Destinations around the world witnessed an estimated 494 million visitors in the first six months of 2013, representing an increase of 5 per cent or an additional 25 million international tourists compared to the same period of 2012, the UN agency said.
Asia-Pacific region witnessed the highest growth of 6.0 per cent, boosted by the increase in arrivals to South-East Asia, up by 12 per cent, followed by Europe at 5.0 per cent despite the lingering economic difficulties.
Africa saw 4.0 per cent growth while the results were weaker than anticipated in the Americas where the arrivals grew by 2 per cent, as South America and the Caribbean lagged behind.
UNWTO Secretary-General, Taleb Rifai, said the growth in arrivals reflects growing importance of tourism sector.
"This underlines the need to rightly place tourism as one of the key pillars of socio-economic development, being a leading contributor to economic growth, exports and jobs," Rifai said.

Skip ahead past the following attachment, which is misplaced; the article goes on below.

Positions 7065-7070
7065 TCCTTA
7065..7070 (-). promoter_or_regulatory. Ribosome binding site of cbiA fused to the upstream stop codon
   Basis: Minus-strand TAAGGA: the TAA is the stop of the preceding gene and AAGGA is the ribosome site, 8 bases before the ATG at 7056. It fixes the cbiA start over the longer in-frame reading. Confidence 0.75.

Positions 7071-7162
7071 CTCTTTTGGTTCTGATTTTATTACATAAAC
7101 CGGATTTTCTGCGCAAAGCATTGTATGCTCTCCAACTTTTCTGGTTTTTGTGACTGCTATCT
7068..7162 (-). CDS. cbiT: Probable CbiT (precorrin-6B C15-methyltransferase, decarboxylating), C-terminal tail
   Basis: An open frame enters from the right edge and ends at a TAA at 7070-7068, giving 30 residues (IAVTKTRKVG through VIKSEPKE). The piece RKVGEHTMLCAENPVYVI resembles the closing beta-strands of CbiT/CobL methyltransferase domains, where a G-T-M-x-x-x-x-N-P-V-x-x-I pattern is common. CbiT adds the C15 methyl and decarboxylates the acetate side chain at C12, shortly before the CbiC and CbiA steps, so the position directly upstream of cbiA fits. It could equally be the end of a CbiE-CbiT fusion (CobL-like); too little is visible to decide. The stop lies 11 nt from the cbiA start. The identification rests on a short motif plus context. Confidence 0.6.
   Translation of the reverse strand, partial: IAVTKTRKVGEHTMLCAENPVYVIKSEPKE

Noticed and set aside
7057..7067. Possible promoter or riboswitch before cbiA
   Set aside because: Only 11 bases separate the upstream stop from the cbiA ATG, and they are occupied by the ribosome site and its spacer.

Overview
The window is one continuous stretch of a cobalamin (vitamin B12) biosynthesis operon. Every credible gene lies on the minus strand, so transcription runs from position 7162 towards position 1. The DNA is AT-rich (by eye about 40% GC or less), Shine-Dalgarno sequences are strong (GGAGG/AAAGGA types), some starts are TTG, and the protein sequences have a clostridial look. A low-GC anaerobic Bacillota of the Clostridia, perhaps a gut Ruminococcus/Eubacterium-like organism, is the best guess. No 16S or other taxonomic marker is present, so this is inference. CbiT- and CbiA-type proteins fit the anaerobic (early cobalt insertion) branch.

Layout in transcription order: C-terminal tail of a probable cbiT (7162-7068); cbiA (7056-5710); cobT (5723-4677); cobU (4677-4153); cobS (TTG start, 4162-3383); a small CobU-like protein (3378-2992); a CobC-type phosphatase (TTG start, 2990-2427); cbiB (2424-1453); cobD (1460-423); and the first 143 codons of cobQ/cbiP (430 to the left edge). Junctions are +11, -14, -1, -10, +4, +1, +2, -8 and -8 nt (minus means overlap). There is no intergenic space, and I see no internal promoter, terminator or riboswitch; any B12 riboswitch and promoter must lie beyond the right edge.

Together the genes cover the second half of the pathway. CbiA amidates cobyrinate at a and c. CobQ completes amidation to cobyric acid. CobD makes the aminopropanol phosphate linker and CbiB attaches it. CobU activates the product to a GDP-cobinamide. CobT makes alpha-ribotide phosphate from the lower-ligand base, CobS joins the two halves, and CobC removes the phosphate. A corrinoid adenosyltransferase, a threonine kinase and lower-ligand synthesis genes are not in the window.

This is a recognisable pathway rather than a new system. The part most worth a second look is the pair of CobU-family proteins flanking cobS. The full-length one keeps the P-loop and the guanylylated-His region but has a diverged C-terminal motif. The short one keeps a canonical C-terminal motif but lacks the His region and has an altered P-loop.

Emerging economy destinations saw stronger growth of 6 per cent, 2 per cent more than that by advanced economies, a trend which has marked the sector for many years now, it said.
The agency said that in a still uneven global economic environment, results were positive in all regions and sub regions, though the overall picture was mixed.
The Middle East rebounded after two years of negative growth with an estimated increase in international arrivals of 13 per cent.
Emerging economy outbound markets continue to drive growth, it said, adding that China and Russia, which saw an increase of 31 per cent and 23 per cent respectively, led the growth in expenditure on travel abroad among the top ten most important source markets in the world.
Outside the top ten, Brazil is back with a 15 per cent increase after a more moderate 2012.
Growth is expected to continue in the second half of 2013 but at a gradually slower pace, it said.
UNTWO has forecast that overall growth will amount to 4.0 per cent at the end of the year, with the first half expected to account for 45 per cent of the total arrivals.